Andrea Learned

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Leaders: Stay Calm And Tweet Less

Yellow seed heads in small white vase

Stay calm. Photo by Danielle MacInnes on Unsplash

Developing a leadership platform is not, I repeat, not, about being on whatever network 24/7. Instead, calmly striving to be a wise and generous participant in your industry’s key conversations should be your intention.

One thing I emphasize with clients is the idea of tweeting less (or sharing less, on whichever platform), but being much more strategic with the few things they do share. It is indeed counterintuitive, if you are under the impression that being on a platform is still about frantic sharing and always increasing number of followers.

But, when you zero in on trying to engage with just a small group of your own key influencers, the reasons for consciously adding value emerge. One tactic is to take time to find and tag those being quoted (especially when they are journalists). Another point on which to stay mindful: the top few hashtags in your world. Then, you’ll have them at-hand to bridge new “eyeballs” to the topic.

If you are a business leader hoping to get more productive with your limited “spare” time – be that on the train home or at lunch – you can do this! Just commit to 10 – 15 minutes a work day, and create a process that allows you to consistently share a few key articles and engage with influencers. (Those who use public transportation have a distinct advantage.)

Here’s an example of the flow:

  • You spy a relevant article as you are reading through Harvard Business Review or the MITSloan publication (or whatever is core to your industry).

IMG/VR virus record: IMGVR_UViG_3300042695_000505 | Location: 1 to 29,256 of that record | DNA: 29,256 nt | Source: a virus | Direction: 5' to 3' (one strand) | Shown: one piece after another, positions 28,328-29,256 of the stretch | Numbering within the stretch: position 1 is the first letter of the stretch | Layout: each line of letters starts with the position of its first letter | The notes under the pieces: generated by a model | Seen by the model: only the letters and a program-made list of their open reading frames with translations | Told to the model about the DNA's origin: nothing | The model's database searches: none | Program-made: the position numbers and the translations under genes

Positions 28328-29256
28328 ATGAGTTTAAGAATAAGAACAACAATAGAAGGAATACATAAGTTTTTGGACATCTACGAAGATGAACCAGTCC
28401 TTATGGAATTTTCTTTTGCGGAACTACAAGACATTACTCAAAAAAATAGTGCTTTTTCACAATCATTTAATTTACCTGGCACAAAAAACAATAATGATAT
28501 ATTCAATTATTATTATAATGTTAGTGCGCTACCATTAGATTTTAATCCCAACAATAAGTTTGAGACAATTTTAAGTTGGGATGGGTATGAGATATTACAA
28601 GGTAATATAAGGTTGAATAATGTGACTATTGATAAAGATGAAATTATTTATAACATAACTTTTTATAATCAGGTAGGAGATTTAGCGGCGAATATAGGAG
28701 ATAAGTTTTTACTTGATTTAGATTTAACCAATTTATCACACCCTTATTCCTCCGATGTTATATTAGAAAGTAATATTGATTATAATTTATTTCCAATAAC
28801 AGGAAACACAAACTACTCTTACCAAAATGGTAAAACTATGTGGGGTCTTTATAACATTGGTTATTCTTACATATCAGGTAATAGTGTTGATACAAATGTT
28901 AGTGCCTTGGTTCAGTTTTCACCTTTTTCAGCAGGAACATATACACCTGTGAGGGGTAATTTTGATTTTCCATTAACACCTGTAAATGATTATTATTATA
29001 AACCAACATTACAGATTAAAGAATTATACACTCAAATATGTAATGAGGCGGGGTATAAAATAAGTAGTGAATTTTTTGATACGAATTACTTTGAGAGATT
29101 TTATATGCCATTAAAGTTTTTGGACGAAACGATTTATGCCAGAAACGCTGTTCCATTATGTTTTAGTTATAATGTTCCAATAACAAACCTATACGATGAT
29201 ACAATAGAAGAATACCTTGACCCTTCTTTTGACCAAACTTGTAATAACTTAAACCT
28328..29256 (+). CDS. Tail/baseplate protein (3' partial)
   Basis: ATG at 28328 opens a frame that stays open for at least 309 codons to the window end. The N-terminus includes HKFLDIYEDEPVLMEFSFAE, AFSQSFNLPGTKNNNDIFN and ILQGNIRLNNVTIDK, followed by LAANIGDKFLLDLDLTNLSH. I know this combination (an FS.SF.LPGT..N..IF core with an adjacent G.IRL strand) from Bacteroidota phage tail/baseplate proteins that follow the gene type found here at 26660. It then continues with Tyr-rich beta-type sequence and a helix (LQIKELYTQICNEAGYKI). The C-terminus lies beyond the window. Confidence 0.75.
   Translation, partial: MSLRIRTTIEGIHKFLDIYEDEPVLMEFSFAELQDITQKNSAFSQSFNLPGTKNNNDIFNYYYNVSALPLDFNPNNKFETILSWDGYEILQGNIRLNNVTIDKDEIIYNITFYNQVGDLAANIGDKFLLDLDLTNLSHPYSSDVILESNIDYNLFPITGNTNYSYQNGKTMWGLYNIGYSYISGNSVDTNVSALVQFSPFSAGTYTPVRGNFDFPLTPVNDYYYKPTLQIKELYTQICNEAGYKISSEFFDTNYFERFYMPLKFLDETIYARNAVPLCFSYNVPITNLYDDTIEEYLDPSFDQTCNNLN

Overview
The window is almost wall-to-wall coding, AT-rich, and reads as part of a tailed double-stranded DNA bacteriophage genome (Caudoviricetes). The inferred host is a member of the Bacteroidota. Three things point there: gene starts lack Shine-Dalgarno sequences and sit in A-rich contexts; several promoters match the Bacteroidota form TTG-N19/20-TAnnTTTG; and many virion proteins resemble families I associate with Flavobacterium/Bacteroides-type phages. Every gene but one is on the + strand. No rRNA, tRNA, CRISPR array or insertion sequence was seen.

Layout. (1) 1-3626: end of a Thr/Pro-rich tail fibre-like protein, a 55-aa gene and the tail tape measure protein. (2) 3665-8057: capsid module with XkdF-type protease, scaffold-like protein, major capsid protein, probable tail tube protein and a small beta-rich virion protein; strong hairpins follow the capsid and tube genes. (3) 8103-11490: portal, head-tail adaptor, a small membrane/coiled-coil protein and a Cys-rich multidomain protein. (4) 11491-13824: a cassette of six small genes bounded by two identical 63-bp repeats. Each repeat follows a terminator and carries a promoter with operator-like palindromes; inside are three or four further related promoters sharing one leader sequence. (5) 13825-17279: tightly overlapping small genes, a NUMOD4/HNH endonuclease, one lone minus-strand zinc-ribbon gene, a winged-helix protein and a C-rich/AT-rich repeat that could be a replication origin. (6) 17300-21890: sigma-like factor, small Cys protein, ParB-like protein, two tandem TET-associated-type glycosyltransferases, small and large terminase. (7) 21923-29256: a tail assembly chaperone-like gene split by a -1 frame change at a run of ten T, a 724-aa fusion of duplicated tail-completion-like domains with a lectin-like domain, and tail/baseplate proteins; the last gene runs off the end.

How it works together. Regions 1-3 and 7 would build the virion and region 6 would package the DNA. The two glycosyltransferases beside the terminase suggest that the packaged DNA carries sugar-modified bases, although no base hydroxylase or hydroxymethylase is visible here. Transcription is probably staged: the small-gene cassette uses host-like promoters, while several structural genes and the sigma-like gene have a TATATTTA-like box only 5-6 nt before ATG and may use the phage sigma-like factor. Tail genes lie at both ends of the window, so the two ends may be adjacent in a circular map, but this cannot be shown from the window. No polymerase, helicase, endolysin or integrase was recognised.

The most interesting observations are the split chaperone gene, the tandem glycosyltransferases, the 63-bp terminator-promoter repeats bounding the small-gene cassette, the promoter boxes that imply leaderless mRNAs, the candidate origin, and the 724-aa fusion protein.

• You read it and, then add a valuable, even if short, comment to the piece in that site’s comment section.
  • When your comment has published, hit the “share” or “tweet” button.
  • Never just tweet whatever automatically comes up in that box. Edit the copy to “add value” as the phrase goes. That value might be the one key idea that demonstrates the alignment of the wisdom in the piece with something your business does, or that you’ve written or spoke about in the past.
  • Make sure you find and use the handle of the article’s author(s). Add a hashtag or two, as well. In a sustainability leadership type piece, for example, tagging #sustainability and #leadership is a wise idea.
  • Don’t waste time or space with the breezy hashtags that mean nothing (you can do that on Instagram!)
  • Hit “send.”

Below is one of my own tweets from December 2017, which demonstrates a bit of the above – as well as showing the “we’re all only human” aspects behind not double checking that you have a space just before a hashtag:

If THAT is all you got done with your 15 minutes for the day, you’ve gotten your name on a lot more influential radars: the publication’s, the author’s and whoever is following those two on Twitter (lots of other like-minded readers who want to learn how to lead in your area). Call it a day.

Try to do that again a couple of times a week. Don’t stress. Stay calm. Slow and steady, intentional tweeting will build sustainable social capital. Just try to start earlier than the week before you want some extra attention at a conference.

(A gazillion rote retweets and “likes” is, truly, a waste of your time. Stop now.)

Photo by Danielle MacInnes on Unsplash